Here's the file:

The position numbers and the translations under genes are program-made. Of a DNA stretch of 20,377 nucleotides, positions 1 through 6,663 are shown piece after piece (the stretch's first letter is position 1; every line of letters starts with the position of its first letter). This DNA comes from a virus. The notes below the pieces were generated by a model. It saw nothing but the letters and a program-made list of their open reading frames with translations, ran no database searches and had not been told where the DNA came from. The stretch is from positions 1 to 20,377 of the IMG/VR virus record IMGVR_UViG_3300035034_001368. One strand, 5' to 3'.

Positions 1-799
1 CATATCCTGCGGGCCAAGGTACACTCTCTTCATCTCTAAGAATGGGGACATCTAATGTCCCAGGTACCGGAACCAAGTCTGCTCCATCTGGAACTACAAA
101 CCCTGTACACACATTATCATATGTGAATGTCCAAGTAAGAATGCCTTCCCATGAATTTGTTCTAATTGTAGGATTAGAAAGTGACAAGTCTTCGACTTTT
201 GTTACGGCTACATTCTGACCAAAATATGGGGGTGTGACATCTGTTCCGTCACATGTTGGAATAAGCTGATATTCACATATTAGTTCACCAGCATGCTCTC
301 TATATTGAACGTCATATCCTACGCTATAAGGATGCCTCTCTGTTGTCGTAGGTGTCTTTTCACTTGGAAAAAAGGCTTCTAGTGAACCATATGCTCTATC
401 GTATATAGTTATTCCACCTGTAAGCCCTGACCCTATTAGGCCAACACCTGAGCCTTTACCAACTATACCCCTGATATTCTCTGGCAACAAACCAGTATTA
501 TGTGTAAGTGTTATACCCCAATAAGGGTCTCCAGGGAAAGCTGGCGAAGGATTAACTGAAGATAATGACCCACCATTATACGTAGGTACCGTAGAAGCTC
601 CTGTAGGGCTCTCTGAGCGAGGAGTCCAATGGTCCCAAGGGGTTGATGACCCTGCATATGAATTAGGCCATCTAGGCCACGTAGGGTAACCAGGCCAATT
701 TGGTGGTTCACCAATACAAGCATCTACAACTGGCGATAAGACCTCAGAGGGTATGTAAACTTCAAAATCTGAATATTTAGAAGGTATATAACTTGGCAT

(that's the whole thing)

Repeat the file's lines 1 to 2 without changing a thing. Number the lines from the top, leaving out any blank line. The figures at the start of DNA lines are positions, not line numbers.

The position numbers and the translations under genes are program-made. Of a DNA stretch of 20,377 nucleotides, positions 1 through 6,663 are shown piece after piece (the stretch's first letter is position 1; every line of letters starts with the position of its first letter). This DNA comes from a virus. The notes below the pieces were generated by a model. It saw nothing but the letters and a program-made list of their open reading frames with translations, ran no database searches and had not been told where the DNA came from. The stretch is from positions 1 to 20,377 of the IMG/VR virus record IMGVR_UViG_3300035034_001368. One strand, 5' to 3'.

Positions 1-799